This art installation by students from Centre High Campus in Edmonton was inspired by the REDress Project by artist Jaime Black.
An art club discussion at an Edmonton high school created such a spark of interest that the result was a successful art installation.
The discussion, which took place at Centre High Campus, was about the REDress Project by artist Jaime Black. Focused on the issue of missing or murdered Indigenous women across Canada, the project displays red dresses hanging in public spaces.
In honour of Black’s work, student members of the Centre High art club decided to do their own version entitled ýo-tin ahcahk (Cree for Wind Spirit). They made clear body casts of themselves or their loved ones, using plastic wrap and tape, “to give an ethereal or spirit-like effect, further adding to the narrative of the clothes left behind in Jaime Black’s original work,” said teacher Stephanie Sakkab.
Each student piece included a cultural-style headdress, such as a Filipino wrap, Guatemalan bufanda or Somali and Syrian-style hijab, as well as a handmade version of the respective country’s national flower. The pieces are hung on birch trees with fishing wire to create an impression of floating on the wind, and are accompanied by an artist’s statement explaining their inspiration and personal connections.
The aim of the installation is to express empathy based on the artists’ individual experiences and instill a deeper understanding of this land and its history.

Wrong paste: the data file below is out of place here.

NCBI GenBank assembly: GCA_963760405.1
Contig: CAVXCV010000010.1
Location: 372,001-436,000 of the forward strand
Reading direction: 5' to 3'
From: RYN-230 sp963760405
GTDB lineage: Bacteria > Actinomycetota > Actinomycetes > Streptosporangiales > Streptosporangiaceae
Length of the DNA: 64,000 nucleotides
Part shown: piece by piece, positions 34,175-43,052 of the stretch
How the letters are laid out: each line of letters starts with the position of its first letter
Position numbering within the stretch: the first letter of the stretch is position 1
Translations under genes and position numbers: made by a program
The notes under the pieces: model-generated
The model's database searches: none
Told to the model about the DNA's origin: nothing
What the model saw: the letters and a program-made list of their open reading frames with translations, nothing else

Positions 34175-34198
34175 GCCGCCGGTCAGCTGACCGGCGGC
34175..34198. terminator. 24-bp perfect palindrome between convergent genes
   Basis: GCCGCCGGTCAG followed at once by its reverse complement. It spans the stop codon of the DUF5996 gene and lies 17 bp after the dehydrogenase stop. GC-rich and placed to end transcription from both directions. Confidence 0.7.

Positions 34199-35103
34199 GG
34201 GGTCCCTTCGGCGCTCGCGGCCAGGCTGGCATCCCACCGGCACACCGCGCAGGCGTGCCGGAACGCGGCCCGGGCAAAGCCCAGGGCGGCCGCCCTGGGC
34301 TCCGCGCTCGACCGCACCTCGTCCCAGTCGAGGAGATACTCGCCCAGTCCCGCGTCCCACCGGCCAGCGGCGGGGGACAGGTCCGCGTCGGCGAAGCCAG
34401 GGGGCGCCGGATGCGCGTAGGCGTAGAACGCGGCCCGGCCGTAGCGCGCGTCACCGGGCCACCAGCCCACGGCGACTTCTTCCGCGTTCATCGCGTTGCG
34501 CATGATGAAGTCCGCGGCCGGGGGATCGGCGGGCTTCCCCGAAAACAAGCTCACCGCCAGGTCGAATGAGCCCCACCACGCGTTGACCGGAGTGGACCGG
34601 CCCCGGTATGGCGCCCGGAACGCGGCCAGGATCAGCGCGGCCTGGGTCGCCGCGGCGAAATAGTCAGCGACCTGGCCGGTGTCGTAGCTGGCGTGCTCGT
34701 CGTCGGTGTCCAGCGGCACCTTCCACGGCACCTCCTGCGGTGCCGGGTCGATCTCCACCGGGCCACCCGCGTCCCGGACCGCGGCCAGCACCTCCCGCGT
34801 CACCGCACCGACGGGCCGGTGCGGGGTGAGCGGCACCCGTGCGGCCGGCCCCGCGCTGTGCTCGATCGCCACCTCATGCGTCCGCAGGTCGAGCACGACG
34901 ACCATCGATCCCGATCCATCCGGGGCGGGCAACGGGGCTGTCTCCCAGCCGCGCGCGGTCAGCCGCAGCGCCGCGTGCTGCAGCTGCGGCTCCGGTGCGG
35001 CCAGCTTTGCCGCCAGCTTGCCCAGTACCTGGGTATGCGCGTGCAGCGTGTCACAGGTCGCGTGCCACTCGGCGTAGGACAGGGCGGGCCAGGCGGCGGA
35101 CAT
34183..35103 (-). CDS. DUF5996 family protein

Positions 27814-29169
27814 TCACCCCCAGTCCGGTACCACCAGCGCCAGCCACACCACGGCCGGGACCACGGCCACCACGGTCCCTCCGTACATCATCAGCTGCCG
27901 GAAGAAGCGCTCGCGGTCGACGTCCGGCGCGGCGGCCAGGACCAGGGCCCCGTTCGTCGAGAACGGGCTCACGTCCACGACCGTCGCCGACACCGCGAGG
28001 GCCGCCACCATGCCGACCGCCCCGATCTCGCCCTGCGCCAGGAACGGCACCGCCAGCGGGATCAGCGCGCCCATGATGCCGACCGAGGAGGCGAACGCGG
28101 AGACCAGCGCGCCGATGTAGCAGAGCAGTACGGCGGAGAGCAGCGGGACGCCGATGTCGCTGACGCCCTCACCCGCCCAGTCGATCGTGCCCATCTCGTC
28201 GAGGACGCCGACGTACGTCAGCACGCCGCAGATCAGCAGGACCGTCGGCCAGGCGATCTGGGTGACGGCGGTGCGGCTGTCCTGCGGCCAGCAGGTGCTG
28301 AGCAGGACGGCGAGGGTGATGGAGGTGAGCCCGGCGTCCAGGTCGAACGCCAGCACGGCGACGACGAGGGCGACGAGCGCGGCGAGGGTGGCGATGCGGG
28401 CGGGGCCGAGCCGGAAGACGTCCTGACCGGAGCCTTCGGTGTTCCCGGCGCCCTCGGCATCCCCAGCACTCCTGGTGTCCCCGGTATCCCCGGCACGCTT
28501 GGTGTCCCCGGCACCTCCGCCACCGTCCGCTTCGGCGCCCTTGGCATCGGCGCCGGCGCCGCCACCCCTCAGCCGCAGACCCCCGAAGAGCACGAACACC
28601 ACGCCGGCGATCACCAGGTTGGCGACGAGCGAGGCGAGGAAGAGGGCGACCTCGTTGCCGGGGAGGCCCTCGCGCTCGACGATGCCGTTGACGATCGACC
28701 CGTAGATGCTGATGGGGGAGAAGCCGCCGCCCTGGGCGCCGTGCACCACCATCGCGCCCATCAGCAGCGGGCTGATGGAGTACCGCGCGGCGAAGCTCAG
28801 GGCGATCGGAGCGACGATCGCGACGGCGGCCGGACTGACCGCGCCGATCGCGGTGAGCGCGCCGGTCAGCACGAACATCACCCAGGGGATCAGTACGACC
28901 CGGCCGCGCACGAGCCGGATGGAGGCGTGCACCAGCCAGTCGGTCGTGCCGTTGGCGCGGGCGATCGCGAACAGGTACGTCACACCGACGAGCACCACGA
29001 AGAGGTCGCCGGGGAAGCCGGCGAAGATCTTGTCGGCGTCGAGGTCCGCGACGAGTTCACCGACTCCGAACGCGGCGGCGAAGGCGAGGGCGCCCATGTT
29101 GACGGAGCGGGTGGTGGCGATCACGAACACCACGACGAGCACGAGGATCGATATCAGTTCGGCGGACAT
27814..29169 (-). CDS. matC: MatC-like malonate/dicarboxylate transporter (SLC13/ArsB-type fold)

“This art installation creates a way to talk about important issues — the more we talk about them, the more awareness there is, the sooner they can be addressed,” Sakkab said.
The project title came from Dene elder Dr. Margorie Hodgson, who shared her experiences with students, whose work is purposefully arranged in a circle.
“In Indigenous culture, the circle represents equality and inclusion. No one alone inside, nor outside; having no beginning nor end. All are included in the spirit of unity,” explained cultural liaison Joanne Ladouceur. ❚
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Teacher Stephanie Sakkab makes an adjustment to one of the pieces that was part of a student art project called ýōtin ahcahk, which is Cree for Wind Spirit.